a year, tens of thousands of people gather in Nevada's Black Rock Desert (also known as
"the playa") to create Black Rock City, a temporary metropolis
dedicated to community, art, self-expression, and self-reliance. They depart
one week later, having left no trace whatsoever,” from burningman.com.
FIDM SF instructor Lisa Hoffman has
been designing the maps for Burning Man since 2001. She discusses her process
and the evolution of the event.
Q. When did you start going to the
A. 1991 was my first trip to the Black
Rock Desert for the annual Burning Man event. There were about 250 people there
that year. Like most everyone else who goes out to the playa for Burning Man, I
came back excited and ready to invite everyone I knew for the following year. I
returned for five years in a row and saw the population double each time.
When did you start making the maps?
A. The first city plan and
corresponding map and guide were introduced in 1997. In 2001, I took over the
design of the map and guide.
Q. Since it changes each year, how
do you select a theme?
A. The map design is always based
on the art theme for the event. Larry Harvey, Executive Director of the Burning
Man Project, dreams up the theme each year. I bounce his ideas around in my
head for months before I start designing. While the design is taking shape, I
begin working with the Placement Team to collect all the data. In
the early days of designing the map I’d go to the Burning Man headquarters and
meet in the heavily guarded off limits space where a giant CAD map of the city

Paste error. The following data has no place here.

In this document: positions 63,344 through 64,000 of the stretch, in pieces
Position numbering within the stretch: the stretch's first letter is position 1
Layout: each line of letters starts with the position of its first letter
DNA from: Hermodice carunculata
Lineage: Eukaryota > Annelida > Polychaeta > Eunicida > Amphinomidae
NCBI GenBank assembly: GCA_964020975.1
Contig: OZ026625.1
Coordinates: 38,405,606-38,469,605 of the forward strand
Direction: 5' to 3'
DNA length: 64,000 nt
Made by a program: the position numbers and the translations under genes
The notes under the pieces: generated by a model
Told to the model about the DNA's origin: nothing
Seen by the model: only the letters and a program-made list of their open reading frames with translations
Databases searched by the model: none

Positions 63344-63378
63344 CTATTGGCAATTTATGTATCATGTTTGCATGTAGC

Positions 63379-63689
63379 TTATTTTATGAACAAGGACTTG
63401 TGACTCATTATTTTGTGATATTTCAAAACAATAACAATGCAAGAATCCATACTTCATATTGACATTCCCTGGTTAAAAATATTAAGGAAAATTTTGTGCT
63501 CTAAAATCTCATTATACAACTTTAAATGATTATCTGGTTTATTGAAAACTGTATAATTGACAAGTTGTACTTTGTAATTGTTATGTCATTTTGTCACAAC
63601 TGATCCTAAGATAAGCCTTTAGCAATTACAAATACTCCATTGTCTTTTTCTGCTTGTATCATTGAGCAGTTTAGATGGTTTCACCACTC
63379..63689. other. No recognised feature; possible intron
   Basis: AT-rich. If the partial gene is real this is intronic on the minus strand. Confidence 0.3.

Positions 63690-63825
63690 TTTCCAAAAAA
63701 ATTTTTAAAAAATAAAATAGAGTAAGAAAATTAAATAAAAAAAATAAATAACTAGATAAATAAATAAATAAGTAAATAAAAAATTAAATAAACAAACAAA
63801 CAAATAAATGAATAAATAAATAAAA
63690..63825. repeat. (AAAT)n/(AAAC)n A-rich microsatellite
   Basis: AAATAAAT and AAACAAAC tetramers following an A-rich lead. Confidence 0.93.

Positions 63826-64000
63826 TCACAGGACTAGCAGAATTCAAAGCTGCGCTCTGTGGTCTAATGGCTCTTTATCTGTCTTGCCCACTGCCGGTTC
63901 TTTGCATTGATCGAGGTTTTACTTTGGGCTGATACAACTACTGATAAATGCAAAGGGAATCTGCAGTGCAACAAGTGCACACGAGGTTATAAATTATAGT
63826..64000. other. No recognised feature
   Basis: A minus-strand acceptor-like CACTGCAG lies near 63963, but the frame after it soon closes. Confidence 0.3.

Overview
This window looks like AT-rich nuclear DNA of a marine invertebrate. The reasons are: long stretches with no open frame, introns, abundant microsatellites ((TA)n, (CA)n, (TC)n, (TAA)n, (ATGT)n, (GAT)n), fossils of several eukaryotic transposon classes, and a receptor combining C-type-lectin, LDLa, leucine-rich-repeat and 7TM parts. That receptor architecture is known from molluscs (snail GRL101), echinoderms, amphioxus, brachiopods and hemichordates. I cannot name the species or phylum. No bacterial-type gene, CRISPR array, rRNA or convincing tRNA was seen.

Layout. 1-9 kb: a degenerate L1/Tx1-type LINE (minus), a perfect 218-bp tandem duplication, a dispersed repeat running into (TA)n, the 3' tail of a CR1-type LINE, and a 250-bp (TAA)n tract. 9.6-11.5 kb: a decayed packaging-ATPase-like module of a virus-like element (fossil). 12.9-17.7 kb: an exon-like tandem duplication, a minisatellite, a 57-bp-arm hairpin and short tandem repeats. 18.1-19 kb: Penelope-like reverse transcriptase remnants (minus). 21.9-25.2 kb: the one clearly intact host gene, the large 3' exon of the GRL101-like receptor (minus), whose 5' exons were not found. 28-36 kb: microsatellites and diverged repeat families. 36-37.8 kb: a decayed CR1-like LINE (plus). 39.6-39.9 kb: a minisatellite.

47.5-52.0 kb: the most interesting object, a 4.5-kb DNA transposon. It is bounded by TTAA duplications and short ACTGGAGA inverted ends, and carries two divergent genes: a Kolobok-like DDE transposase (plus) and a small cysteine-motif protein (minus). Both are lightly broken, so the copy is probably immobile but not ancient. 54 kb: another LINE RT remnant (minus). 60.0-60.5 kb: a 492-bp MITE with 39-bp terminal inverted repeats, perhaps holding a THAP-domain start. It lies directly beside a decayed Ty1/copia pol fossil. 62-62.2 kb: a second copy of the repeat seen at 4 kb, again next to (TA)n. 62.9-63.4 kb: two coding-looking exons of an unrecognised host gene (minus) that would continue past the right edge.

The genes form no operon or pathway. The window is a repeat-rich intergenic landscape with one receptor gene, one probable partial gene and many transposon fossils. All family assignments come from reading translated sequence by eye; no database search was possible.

plan was printed in sections and taped up around the room. For years this
process of placing the theme camps and villages was done with pencil and paper.
As the Placement Team has grown and become more geographically spread out, it
has become necessary to do the mapping on computers, so the delivery of the placed
camps now comes to me digitally.
Q. Tell us about some of your
A. “Metropolis: The Life of Cities”
was the theme for Burning Man 2010. I had always wanted a reason to be inspired
by Harry Beck’s iconic London Underground map and this theme was the perfect
fit. I also really wanted to create a Black Rock City version of the iconic
roundel logo used to brand the underground. I knew a friend of a friend who
worked at Transport for London and with his help was able to get official
written permission to use the version of the circle with the open top mimicking
the shape of Black Rock City.
A. With the Rites of Passage theme in
2011 I decided to use a timepiece (see art at top) for the face of the map to suggest the
passage of time. The production process for this map was a special one because
I got to use so many resources around me. I borrowed a collection of gears from
FIDM instructor, Dale Carlton, and a beautiful collection of pocket watches
from Career Center Advisor, Julie Arnone. One particularly fabulous watch with
an intricate sculpted edge became the star of the map.
Q. Have you had any guidelines in
designing the maps?
A. One of the goals I’ve had in
doing this project is to try to make each map look different from previous
years. I feel I’ve succeeded when I hear people say they didn’t realize the
same designer has been doing the maps all these years.
Q. What do you see in the future
for Burning Man maps?
A. While I enjoy the process very
much and appreciate the freedom I have in choosing a design every year, I’ve
always felt there needed to be an end. Next year will be my 13th map
for Burning Man and it will be the last in my series. The doors will be open
for a new designer to take over. As the city and event continue to evolve, so
will the map.
Lisa Hoffman is the Department Coordinator for Graphic Design and Visual
Communications at FIDM in San Francisco. Lisa’s professional career includes
time spent as a Window Designer for Farrell’s Ice Cream Parlors; a Production
Artist, Art Director and Production Manager for various multi-media companies;
a Graphic and Textile Designer for Esprit Corporation; and, Map Designer for
the Burning Man organization. Lisa’s work has been featured at ProArts Gallery,
Diego Rivera Gallery, and the Exploratorium. For more information and samples
of work go lisatized.com.